Rus stared in disbelief at Kevin’s jittering, muttering form. From where he was seated, he couldn’t see the Korrigan’s face, but he assumed something medically serious was going on. Already Kevin’s immediate neighbors were drawing away from him as if he was possessed.

“Ahh screw this!” Ethel exclaimed, getting up and grabbing up her sleeping bag and duffle bag. “Seriously, this is getting much too weird for my taste…I’m outta here!”

She turned and marched out the room followed closely behind by half a dozen other campers.

“Yeah,” muttered Thomas, who apparently shared his sister’s opinion. “I’m about ready to get the hell out of here myself; your friend’s really weirding me out.”

“Hey, I hardly know the guy,” Rus grumbled, getting up. “It was my parents’ idea that I should spend summer break with him in the first place!”

At this point, he decided he had just about enough of Kev’s crap and decided to go back to his tree lodge. However, he couldn’t help wondering as to what actually was prompting Kev’s erratic behavior.

“Dude, watch out for any projectile vomiting!” Jeffery warned.

Rus nodded, biting his lip. “Yeah, yeah. Okay.”

“And if he starts levitating or spider-walking up the walls—run!”

Rus wrinkled his brow. “Gotcha.”

Dodging the audience members who were stumbling, shuffling, a crawling out of the way, Rus walked up behind Kevin and cleared his throat noisily.

“Ahem! Uhh…Say, Kev, I know you’re trying to be a good host in running this camp party and all that, and you’re really trying your best at telling a scary story, but you’re really freaking people out with your Paranormal Activity pantomime stuff, and I really think you should stop before someone panics and gets hurt, and then their folks decide to sue your folks for not running a safe enough summer camp.”

He waited for an intelligent response, but none came. “Kevin! Kev, come on! Enough already! Let’s head back to the house, Dude.”

“Wassat? Wassat?” a low groan came from the shaking figure. “What…is…that? What…is…that? WHAT…IS…THAT? Oh my gods! We gotta run. We gotta run!”

“Dude, is he like tripping out on something?” Someone asked.

“No, he’s not on anything!” Rus glared at the fear-frozen crowd. “His parents would kill him if they even found him with small joint!”

Turning back, he grasped Kevin by his shoulder and started shaking him hard. “Kevin! Kev! If you can hear me, snap out of it, man! Stop being a tool and come back to reality!”

There was a sudden rattling noise and something bump against the toe of his skate shoe. Looking down, he noticed a Dr. Doodle pull toy, the kind that that flapped his wings, wiggled his tail feathers, moved his bill making a "quack-quack-quack" sound when he was pulled. . Rus stared at it in disbelief. He knew Kevin couldn’t have dropped it, neither he nor anyone else was anywhere near that grotty ‘toy corner,’ so how exactly did this toy ended up rolling to where he was at?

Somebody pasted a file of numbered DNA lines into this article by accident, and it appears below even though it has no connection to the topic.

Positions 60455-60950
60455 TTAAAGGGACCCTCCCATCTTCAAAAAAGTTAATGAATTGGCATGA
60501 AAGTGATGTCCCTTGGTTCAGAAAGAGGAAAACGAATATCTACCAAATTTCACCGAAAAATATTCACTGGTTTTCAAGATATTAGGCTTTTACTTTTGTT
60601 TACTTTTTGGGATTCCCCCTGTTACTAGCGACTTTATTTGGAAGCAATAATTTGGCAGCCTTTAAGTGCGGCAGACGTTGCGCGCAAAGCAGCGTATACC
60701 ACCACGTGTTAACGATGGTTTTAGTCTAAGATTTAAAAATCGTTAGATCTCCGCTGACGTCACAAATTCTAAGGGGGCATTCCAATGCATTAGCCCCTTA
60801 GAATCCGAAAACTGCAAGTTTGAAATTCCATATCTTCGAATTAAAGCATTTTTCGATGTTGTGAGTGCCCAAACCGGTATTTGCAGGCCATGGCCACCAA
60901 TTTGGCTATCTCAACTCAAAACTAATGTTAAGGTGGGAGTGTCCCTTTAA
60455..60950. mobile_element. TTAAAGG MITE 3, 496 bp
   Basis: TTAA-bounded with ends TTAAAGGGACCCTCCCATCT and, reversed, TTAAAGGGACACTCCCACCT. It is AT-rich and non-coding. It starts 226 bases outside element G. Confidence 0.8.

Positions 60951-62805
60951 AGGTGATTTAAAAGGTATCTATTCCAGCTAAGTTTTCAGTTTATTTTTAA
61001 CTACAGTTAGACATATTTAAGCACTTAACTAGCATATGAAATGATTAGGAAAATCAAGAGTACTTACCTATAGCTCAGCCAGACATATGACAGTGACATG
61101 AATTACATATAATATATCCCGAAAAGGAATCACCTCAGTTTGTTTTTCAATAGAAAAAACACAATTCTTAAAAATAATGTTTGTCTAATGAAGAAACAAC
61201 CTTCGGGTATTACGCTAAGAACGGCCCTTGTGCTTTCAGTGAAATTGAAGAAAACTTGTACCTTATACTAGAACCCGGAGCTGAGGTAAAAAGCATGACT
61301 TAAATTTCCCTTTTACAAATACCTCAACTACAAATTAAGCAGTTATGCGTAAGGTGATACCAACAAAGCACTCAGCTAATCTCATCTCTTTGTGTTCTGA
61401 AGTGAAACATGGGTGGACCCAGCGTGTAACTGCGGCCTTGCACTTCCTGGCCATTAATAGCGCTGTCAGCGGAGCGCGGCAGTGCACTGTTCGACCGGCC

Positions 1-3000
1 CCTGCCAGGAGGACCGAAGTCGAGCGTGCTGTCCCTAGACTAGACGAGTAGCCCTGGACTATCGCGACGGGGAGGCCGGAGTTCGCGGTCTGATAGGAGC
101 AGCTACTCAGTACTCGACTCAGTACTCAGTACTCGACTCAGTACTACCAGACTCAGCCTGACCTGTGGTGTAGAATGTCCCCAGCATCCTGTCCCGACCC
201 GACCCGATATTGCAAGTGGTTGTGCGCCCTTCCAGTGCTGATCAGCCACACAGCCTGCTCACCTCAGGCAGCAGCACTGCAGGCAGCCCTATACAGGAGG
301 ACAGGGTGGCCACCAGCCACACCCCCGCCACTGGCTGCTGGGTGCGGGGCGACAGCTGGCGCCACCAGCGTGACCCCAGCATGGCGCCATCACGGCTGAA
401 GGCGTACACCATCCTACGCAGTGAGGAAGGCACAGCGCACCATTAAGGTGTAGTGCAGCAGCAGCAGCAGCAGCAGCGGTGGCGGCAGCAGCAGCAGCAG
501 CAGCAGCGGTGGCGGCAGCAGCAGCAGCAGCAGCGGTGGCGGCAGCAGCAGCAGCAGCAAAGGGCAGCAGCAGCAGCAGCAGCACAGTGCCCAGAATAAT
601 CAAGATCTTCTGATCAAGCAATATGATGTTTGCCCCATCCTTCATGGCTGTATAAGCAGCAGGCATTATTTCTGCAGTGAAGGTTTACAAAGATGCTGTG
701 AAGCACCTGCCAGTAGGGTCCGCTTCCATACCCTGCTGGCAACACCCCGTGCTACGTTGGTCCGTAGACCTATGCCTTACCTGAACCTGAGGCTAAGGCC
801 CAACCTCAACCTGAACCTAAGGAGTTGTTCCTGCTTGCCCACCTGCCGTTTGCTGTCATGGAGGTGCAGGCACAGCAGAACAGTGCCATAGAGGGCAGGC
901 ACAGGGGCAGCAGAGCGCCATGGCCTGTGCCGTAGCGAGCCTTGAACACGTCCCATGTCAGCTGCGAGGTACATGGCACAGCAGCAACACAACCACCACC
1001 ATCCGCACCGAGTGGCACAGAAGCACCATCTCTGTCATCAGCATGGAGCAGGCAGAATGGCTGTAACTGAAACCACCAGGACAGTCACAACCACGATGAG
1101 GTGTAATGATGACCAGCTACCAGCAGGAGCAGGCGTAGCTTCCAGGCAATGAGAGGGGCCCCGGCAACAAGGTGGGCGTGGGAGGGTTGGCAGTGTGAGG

When he looked up at Kevin again, he stepped back with a gasp. Kevin’s face was now ashen gray. His green eyes had widened and bulged; his mouth was wide open with lips drawn back from his horsey teeth.

Unnerved, Rus took another step back then turned in the direction of Kevin’s stare. That was when he saw a curious sight: gleaming red and yellow scales of one long sinuous forearm filling up the small crawlspace; the slender, raptor-like joints of five taloned fingers gently curled around a doll, drawing it upward like a freshly harvested carrot. It was soon followed by another flexible limb and then another; toys plucked by scaly hands soon vanished into the shadowy recesses above.

Afterwards, Rus tried to reconstruct the exact sequence of events, but much of it was lost in a blur of motion and loud mass confusion resulting from forty kids suddenly exiting the room simultaneously.

What he clearly remembered was standing in the middle of the now emptied tree house amid the mess and clutter of various belongings. All the assortment of toys, aside from Dr. Doodle, were now gone as well as the crawlspace.

Nate, whom Rus and everyone else had momentarily forgotten in the chaos, slowly peeked out from underneath his flannel hiding space. He carefully removed one of his ipod earbuds which emitted a steady stream of rap. “Hey, did I miss something?” His eyes soon widened as he regarded the scattered bags, stray shoes and sandals, packs and ditty bags littering the floor. “Whoa! Where did everyone go?”

  (C)    by mmpratt99  2015